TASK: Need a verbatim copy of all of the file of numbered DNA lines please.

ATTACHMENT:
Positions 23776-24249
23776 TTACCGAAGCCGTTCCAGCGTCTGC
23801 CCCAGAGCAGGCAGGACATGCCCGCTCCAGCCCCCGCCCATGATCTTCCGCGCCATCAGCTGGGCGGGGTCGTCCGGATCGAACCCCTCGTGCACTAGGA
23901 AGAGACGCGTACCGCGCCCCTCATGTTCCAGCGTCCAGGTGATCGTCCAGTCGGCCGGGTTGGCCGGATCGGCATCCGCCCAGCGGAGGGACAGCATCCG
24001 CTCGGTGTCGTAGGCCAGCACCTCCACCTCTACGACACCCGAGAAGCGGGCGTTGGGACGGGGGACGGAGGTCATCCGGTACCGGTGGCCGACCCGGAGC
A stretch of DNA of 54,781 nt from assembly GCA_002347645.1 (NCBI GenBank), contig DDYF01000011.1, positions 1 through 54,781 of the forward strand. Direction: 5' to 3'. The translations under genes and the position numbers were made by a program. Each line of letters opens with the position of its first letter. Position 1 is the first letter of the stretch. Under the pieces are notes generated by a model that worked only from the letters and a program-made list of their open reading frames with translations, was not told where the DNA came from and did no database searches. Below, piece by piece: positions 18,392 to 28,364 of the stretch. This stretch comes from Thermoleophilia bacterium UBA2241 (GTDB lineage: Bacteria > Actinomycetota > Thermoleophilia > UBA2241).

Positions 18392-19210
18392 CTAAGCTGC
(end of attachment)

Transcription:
Positions 23776-24249
23776 TTACCGAAGCCGTTCCAGCGTCTGC
23801 CCCAGAGCAGGCAGGACATGCCCGCTCCAGCCCCCGCCCATGATCTTCCGCGCCATCAGCTGGGCGGGGTCGTCCGGATCGAACCCCTCGTGCACTAGGA
23901 AGAGACGCGTACCGCGCCCCTCATGTTCCAGCGTCCAGGTGATCGTCCAGTCGGCCGGGTTGGCCGGATCGGCATCCGCCCAGCGGAGGGACAGCATCCG
24001 CTCGGTGTCGTAGGCCAGCACCTCCACCTCTACGACACCCGAGAAGCGGGCGTTGGGACGGGGGACGGAGGTCATCCGGTACCGGTGGCCGACCCGGAGC
A stretch of DNA of 54,781 nt from assembly GCA_002347645.1 (NCBI GenBank), contig DDYF01000011.1, positions 1 through 54,781 of the forward strand. Direction: 5' to 3'. The translations under genes and the position numbers were made by a program. Each line of letters opens with the position of its first letter. Position 1 is the first letter of the stretch. Under the pieces are notes generated by a model that worked only from the letters and a program-made list of their open reading frames with translations, was not told where the DNA came from and did no database searches. Below, piece by piece: positions 18,392 to 28,364 of the stretch. This stretch comes from Thermoleophilia bacterium UBA2241 (GTDB lineage: Bacteria > Actinomycetota > Thermoleophilia > UBA2241).

Positions 18392-19210
18392 CTAAGCTGC